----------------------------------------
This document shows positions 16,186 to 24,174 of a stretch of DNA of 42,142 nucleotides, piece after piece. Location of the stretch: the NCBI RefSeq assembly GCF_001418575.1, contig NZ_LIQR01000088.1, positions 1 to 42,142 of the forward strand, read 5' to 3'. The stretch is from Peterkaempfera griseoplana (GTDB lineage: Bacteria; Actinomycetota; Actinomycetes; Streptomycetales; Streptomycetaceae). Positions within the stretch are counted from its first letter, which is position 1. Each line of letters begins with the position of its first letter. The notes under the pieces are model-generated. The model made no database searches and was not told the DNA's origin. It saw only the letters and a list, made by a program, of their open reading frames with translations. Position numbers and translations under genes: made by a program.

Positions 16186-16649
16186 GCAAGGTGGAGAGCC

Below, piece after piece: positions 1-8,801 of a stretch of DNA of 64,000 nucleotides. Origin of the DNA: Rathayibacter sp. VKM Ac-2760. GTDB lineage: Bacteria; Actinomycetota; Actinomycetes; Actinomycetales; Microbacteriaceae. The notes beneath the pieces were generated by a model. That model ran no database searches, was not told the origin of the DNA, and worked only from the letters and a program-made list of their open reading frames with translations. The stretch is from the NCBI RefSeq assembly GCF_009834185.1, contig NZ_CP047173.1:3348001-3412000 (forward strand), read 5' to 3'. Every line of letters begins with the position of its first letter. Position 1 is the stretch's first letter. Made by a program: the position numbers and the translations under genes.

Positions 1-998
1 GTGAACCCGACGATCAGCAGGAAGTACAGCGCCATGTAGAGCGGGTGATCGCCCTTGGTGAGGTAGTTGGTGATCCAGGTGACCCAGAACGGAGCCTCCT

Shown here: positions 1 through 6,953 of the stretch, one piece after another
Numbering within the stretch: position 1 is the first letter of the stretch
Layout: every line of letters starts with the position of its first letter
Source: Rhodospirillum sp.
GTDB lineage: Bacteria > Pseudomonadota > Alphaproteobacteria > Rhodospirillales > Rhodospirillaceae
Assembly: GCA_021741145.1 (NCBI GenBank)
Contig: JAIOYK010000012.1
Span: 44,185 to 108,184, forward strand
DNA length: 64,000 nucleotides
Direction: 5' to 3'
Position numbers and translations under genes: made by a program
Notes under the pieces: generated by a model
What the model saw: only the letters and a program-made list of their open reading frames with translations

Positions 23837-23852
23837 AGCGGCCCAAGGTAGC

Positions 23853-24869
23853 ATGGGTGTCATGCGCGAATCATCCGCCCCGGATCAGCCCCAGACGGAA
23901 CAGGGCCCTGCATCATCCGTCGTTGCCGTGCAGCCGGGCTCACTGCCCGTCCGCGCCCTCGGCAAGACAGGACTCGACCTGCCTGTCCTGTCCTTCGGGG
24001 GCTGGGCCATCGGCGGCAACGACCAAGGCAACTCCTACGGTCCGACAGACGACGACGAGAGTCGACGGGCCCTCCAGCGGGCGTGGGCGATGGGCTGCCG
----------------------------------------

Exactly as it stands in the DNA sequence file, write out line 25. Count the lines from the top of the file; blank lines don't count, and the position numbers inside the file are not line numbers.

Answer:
24001 GCTGGGCCATCGGCGGCAACGACCAAGGCAACTCCTACGGTCCGACAGACGACGACGAGAGTCGACGGGCCCTCCAGCGGGCGTGGGCGATGGGCTGCCG